Editor's note: Also see my comments under "Grading."

Housing and storage

  • working storage — soft plastic holders ("flips"), 2x2 coin holders, paper envelopes, "penny boards"

  • permanent storage — archival materials (Mylar or polyethylene plastics, acid- and sulfur-free papers/bindings), low humidity, stable temperatures, no coins in contact

Authentication

  • contemporary counterfeits — meant to deceive the commercial public in circulation

  • museum counterfeits — electrotypes, casts

  • commercial counterfeits (gold coins) — created when holding gold was restricted — thousands exist

  • collectors’ counterfeits — meant to deceive collectors (now or earlier) (cast, struck, altered)

  • "innocent" replicas — advertising promotions, amuletic pieces

  • Hobby Protection Act — requires that replicas be marked (since 1973); domestic application only; not well-known or well-observed

Grading

  • adjectival — poor, fair, good, very good, fine, very fine, extremely fine, about uncirculated, uncirculated (choice, gem, and so forth); different standards for every coin type

  • numeric — AG-3, G-4, VG-8, F-12, VF-20, VF-30, EF-40, EF-45, AU-50, AU-55, AU-58, MS-60 to MS-70

  • what’s a proof? — a method of manufacture, not a grade, though proof coins also get graded

  • third-party — ANACS, PCGS, NGC, others; "Eagle-Eye"; technical grading vs. "market" grading

  • foreign — some standards exist for Canada, Britain, but none so detailed as for US coins

  • paper — same adjectival grades, common across issues, but to different standards (IBNS for world notes, US commercial (more lenient)); numeric grading of paper just starting to be accepted
    Editor's note: Also see my comments under "Grading."

Evaluation

  • face value — if still valid (often worth more than face value for older issues in high grades)

  • intrinsic (bullion) value — value of silver or gold (in troy ounces) at market rate, less smelting charges

  • retail sale offerings — must be for same grade and variety; can vary widely

  • auction prices realized — must have several examples, and must also be same grade/variety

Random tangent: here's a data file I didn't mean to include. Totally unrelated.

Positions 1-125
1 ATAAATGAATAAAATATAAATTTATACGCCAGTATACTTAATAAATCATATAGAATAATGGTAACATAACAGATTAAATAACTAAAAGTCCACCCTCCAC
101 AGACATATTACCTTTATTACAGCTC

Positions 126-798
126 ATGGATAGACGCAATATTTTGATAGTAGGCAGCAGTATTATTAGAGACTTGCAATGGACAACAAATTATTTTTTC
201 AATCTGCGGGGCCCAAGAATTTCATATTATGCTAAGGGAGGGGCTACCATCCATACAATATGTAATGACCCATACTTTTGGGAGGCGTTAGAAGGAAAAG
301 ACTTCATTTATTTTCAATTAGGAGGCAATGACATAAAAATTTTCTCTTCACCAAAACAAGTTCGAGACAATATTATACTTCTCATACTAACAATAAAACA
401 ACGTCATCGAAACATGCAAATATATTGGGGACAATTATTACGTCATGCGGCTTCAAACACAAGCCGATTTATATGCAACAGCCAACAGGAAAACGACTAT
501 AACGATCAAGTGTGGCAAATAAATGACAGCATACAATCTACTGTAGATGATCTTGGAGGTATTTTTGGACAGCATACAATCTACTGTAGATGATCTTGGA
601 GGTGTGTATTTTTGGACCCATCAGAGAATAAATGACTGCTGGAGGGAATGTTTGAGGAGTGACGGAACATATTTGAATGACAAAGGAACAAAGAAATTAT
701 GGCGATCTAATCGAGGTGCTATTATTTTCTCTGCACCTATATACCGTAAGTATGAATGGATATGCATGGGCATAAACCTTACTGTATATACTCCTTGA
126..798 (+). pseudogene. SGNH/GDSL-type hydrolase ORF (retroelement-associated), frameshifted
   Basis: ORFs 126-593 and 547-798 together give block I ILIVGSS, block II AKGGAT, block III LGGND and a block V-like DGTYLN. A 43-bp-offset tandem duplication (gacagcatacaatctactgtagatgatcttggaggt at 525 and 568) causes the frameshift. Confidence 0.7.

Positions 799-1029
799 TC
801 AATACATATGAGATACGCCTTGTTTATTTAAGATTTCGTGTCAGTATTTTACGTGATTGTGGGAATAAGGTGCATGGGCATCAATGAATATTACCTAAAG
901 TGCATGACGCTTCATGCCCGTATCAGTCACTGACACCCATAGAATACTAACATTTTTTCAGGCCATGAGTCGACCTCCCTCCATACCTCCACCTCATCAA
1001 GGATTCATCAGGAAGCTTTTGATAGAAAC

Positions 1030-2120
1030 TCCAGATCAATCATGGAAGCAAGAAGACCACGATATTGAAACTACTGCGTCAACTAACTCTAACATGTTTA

• reference books — can be outdated, are only estimates in any event (or worse — can be self-serving)

Retail vs. wholesale

  • Spread can be as low as 10% for high value pieces with an immediate turnover; material can be non-salable if common or in low grade (or if offered to the wrong buyer). Figure on being offered 40%-60% of retail for desirable material; much less for low-end material.

"Investment" potential

  • short term — virtually none; the spreads are too large, the material not very liquid; exception could be bullion coins in a volatile precious metals market (with equal potential for loss)

  • long term — only if collected with an objective in mind and with knowledge born of studying the series; if the best quality material is acquired, then held for years (or decades); and if disposed of properly.

Appraisal

  • for insurance — appraise at replacement cost (must describe the material explicitly)

  • for probate — appraise at low wholesale

  • for sale — appraise at "best wholesale" or auction expectation (and be prepared to take the time to achieve this result — see disposal below)

Disposal

  • gift (family) — bequeath or give to a family member who will appreciate the material or who will know how to dispose of it advantageously if retention is not desired

  • gift (charity) — similar to above, but with knowledgeable tax advice (this can be tricky)

  • auction — find the company that specializes in your material (divide it if necessary); be prepared to wait for several months to be paid; expect some results to be disappointing

  • sale (to collector) — find a collector who specializes in and needs the material (not someone planning to turn it over)